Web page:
Gov. Bill Haslam hinted this week he wouldn’t necessarily shoot down legislation that would allow Tennessee gun owners to keep a firearm stored in their vehicle while they are at work — even over the objection of their employer.
Still, the proposal idling in the General Assembly seems “overly broad” to the governor. But during a meeting with the Capitol press corps Wednesday, Haslam suggested that if the House and Senate can pass a compromise, he’ll likely sign on.
Sen. Mike Faulk and Rep. Eddie Bass are sponsoring the legislation, which gained some traction last year but not enough to win over GOP leaders in the House.
Proponents are confident it would pass if Speaker Beth Harwell, of Nashville, and Majority Leader Gerald McCormick, of Chattanooga, were to allow the bill to come to the chamber floor for a vote.
Harwell has said she’s sensitive to employers’ private property rights, and for that reason the legislation gives her pause.
“We certainly want a piece of legislation that is business-friendly. We are not in the business of doing anything to harm the businesses that we currently have in place in Tennessee,” said Harwell, who added she’s unsure exactly what will be included or deleted from the working proposal.
Lt. Gov. Ron Ramsey, R-Blountville, strongly supports the parking-lot bill, saying he understands businesses want to maintain their private property rights, “but there are some almost public parking lots that people should be allowed to do that (travel with a firearm) if you’re a gun carry permit holder and if you keep it in your car.”
In its current draft, the bill prevents employers from preventing employees from keeping a firearm locked in their own vehicle while parked on company property during work hours.
“It is the intent of this section to reinforce and protect the right of each citizen to lawfully transport and store firearms within his or her private motor vehicle for lawful purposes in any place where the vehicle is otherwise permitted to be,” according to the bill. Bass says he’ll move the House version after it wins approval from the Senate.
“We’re neutral and will stay that way,” said Jim Brown, Tennessee director of the National Federation of Independent Business, one of the few business groups hugging the sidelines. “We have members who are on both sides of that issue between 1st and 2nd Amendment rights.”
The governor is concerned with the “scope of location” in the Faulk-Bass legislation, according to his spokesman, but Haslam says if a deal is doable he won’t block it.
“The current bill that’s out there is overly broad, and we’d like to see it addressed some more, which I think is in the process,” the governor said.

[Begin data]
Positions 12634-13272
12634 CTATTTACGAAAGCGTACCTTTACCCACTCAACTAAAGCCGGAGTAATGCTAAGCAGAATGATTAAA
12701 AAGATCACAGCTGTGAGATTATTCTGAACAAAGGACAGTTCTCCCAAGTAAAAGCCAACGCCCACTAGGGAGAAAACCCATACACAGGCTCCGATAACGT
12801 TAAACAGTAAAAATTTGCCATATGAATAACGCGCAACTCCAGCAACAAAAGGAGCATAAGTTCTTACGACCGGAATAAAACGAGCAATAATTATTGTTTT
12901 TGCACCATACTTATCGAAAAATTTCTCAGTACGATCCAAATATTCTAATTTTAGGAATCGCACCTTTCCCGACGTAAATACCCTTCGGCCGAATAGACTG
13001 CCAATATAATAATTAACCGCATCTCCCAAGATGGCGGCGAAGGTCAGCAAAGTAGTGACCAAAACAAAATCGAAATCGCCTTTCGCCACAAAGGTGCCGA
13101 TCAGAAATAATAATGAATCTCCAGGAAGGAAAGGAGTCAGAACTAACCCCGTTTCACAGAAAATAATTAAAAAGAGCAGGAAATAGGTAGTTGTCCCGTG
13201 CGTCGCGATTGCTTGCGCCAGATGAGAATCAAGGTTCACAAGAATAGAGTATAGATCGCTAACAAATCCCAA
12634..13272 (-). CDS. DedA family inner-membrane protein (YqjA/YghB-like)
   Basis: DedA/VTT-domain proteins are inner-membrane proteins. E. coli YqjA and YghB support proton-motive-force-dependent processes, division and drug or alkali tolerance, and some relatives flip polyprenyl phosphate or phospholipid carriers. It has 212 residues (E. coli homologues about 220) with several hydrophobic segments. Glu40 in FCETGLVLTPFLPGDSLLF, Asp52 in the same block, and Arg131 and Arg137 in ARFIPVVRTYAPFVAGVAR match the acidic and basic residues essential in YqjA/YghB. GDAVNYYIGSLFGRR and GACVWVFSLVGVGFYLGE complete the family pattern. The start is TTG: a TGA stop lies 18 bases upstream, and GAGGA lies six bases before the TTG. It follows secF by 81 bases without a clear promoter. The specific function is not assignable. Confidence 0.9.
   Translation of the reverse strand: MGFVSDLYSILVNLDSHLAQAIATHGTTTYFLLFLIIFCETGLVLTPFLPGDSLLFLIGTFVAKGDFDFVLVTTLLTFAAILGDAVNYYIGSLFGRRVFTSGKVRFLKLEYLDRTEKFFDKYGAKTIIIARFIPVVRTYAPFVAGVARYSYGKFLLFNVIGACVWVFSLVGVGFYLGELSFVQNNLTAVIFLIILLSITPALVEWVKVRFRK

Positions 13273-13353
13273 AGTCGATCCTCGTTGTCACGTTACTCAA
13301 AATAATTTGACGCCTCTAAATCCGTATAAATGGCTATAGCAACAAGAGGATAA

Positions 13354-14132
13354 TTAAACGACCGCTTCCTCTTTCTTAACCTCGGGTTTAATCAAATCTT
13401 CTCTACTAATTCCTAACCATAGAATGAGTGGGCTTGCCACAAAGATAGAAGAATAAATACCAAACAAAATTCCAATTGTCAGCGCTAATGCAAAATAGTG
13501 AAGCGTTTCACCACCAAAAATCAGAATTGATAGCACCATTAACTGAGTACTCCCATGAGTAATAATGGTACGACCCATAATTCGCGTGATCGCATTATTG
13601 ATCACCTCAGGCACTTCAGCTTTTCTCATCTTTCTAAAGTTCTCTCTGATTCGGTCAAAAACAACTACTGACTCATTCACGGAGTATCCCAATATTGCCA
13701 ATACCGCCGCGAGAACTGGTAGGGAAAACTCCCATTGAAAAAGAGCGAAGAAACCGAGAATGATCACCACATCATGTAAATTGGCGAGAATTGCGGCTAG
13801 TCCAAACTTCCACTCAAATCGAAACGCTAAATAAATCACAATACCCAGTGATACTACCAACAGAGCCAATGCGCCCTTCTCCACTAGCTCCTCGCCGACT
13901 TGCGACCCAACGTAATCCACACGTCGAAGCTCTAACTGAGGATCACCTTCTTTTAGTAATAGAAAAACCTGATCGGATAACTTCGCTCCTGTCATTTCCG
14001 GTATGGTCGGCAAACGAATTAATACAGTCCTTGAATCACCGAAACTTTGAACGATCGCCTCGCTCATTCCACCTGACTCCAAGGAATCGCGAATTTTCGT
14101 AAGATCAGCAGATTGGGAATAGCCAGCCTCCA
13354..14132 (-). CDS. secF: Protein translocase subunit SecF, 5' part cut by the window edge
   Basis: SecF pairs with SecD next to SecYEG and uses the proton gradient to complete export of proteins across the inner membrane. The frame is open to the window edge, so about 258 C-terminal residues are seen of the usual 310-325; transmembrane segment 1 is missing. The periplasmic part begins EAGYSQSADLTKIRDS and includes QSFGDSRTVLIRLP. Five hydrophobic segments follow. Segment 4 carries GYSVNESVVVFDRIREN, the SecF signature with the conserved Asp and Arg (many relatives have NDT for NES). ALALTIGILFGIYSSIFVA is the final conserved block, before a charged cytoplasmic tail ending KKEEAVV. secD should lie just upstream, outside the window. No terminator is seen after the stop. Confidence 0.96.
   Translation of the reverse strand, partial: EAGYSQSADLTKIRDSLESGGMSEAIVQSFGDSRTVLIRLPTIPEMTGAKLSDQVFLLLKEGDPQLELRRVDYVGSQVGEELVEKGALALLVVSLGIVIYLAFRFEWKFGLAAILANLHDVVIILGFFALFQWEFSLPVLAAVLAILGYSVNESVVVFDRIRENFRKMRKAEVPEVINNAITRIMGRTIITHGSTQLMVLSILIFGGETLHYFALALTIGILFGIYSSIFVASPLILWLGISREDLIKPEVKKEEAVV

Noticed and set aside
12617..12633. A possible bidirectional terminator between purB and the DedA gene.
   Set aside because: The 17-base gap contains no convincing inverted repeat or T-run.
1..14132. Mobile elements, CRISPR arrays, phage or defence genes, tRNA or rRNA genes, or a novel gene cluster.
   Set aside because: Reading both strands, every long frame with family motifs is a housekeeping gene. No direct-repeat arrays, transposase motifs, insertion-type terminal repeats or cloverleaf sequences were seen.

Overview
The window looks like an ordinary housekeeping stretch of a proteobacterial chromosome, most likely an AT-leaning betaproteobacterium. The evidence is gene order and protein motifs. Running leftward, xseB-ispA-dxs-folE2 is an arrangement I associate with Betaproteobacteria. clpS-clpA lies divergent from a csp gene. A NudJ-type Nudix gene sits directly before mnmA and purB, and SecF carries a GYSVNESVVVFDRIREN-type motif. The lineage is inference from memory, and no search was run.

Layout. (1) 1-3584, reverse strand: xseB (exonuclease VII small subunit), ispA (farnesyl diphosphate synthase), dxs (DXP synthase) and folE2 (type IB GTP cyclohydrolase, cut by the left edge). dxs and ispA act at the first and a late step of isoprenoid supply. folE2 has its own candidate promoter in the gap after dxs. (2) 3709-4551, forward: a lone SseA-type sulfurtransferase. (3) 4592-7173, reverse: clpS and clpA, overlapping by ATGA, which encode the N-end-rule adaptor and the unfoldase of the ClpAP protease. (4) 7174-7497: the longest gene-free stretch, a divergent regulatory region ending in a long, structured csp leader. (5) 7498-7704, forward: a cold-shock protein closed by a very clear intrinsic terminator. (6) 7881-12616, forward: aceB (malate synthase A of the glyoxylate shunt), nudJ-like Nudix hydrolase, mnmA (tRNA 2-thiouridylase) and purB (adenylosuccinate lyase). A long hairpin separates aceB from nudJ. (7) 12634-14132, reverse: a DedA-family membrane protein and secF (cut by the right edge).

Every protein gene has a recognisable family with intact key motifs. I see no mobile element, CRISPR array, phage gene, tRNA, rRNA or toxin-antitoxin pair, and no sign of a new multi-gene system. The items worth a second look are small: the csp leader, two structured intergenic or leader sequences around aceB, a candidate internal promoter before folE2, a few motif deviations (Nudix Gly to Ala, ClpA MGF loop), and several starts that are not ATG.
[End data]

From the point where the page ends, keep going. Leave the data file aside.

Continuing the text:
Backing the bill is the Tennessee Firearms Association, which has been breathing down the House Republican leadership’s collective neck for the last few months for refusing to extend the state’s gun rights laws ahead of the 2012 elections.
The TFA has been pressuring lawmakers, namely Harwell and her caucus’ “shadow operatives,” to take up pro-gun bills instead of “pandering to businesses” by ignoring the legislation.
Haslam said he’s used to hearing such fighting words.
“Five times a day I’ll have somebody say, if I don’t do this, ‘we’re going to unleash all the power of fill-in-the-blank on you,’” Haslam told reporters Wednesday.
He added, though, “I think most veteran lawmakers try to figure out how to weigh all that in and don’t get overly swayed by that.”
Bass said the bill should face an up-or-down vote despite any worries it would distract the Legislature from focusing on issues like the budget and the economy.
“I think if it’s one bill, and if the people don’t like it, they’ll vote it down. That’s how the system works. We all have opinions,” he told TNReport.
A Democrat, Bass wouldn’t reveal his plans when asked Wednesday whether he’ll switch party affiliation and run in the August GOP primary.
Bass has won over John Harris, executive director of TFA, who describes Bass as a “consistent supporter of individual rights, particularly for firearms owners.”
For that matter, Harris told TNReport his organization isn’t prone to obsessing over party affiliation when assessing a lawmaker’s reliability as a right-to-keep-and-bear-arms defender. Rural Tennessee Democrats are oftentimes better friends to firearm-carry enthusiasts than urban Republicans, said Harris.
“Independent of whatever partisan label you put on him, Eddie Bass is about as strong a 2nd Amendment supporter as there is in the House,” Harris told TNReport last month when Republicans were thinking about drawing Savannah Republican Vance Dennis and Bass into the same district.
High-ranking House Democrat Mike Turner says he hasn’t recently polled his caucus on the guns in parking lots issue, but is keenly aware business interests are no fans of the idea.
“Traditionally Democrats have not supported the bill, but we’re going to actually talk about that when it comes up,” said Turner. “(Republicans) traditionally want us to bail them out in those types of situations, but we’ll see what happens with that.”
Another bill on the docket this year would ban employers from forcing employees or job applicants to disclose whether they use, own, possess or transport a firearm unless those duties are required for the job.
The Senate Judiciary and Commerce committees expect to hear from proponents of the gun rights bills Feb. 21. The committees will then hear from opponents March 6. Faulk said he hopes the committees will vote on the measures that day.
The Department of Safety has issued 339,000 handgun carry permits to Tennesseans since it took over responsibility for that function in October of 1996, according to the agency’s website. Prior to that handgun carry permits were issued by local sheriff’s offices.
Mark Engler contributed to this report.